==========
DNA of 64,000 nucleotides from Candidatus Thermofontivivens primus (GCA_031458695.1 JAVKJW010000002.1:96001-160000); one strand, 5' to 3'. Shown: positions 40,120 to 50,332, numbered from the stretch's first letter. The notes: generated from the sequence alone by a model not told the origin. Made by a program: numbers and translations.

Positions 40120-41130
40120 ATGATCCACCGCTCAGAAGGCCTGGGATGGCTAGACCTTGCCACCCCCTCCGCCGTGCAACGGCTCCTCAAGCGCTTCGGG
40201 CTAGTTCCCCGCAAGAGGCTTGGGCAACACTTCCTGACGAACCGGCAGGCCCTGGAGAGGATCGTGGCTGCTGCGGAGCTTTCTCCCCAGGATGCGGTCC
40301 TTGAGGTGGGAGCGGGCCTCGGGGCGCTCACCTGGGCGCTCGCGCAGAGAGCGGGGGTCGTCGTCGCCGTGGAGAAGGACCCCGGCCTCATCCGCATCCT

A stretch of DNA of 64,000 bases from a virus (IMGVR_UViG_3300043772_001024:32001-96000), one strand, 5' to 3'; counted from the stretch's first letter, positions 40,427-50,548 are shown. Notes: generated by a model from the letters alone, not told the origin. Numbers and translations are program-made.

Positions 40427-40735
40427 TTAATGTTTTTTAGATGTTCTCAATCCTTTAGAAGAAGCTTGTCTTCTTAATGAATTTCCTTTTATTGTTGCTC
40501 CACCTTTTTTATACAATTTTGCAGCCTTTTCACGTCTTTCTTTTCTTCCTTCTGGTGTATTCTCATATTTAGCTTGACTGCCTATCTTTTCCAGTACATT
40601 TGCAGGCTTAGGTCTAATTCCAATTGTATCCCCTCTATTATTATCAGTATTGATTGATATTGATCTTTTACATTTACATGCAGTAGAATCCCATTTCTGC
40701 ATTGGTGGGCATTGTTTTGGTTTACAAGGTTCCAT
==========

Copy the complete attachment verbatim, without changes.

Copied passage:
DNA of 64,000 nucleotides from Candidatus Thermofontivivens primus (GCA_031458695.1 JAVKJW010000002.1:96001-160000); one strand, 5' to 3'. Shown: positions 40,120 to 50,332, numbered from the stretch's first letter. The notes: generated from the sequence alone by a model not told the origin. Made by a program: numbers and translations.

Positions 40120-41130
40120 ATGATCCACCGCTCAGAAGGCCTGGGATGGCTAGACCTTGCCACCCCCTCCGCCGTGCAACGGCTCCTCAAGCGCTTCGGG
40201 CTAGTTCCCCGCAAGAGGCTTGGGCAACACTTCCTGACGAACCGGCAGGCCCTGGAGAGGATCGTGGCTGCTGCGGAGCTTTCTCCCCAGGATGCGGTCC
40301 TTGAGGTGGGAGCGGGCCTCGGGGCGCTCACCTGGGCGCTCGCGCAGAGAGCGGGGGTCGTCGTCGCCGTGGAGAAGGACCCCGGCCTCATCCGCATCCT

A stretch of DNA of 64,000 bases from a virus (IMGVR_UViG_3300043772_001024:32001-96000), one strand, 5' to 3'; counted from the stretch's first letter, positions 40,427-50,548 are shown. Notes: generated by a model from the letters alone, not told the origin. Numbers and translations are program-made.

Positions 40427-40735
40427 TTAATGTTTTTTAGATGTTCTCAATCCTTTAGAAGAAGCTTGTCTTCTTAATGAATTTCCTTTTATTGTTGCTC
40501 CACCTTTTTTATACAATTTTGCAGCCTTTTCACGTCTTTCTTTTCTTCCTTCTGGTGTATTCTCATATTTAGCTTGACTGCCTATCTTTTCCAGTACATT
40601 TGCAGGCTTAGGTCTAATTCCAATTGTATCCCCTCTATTATTATCAGTATTGATTGATATTGATCTTTTACATTTACATGCAGTAGAATCCCATTTCTGC
40701 ATTGGTGGGCATTGTTTTGGTTTACAAGGTTCCAT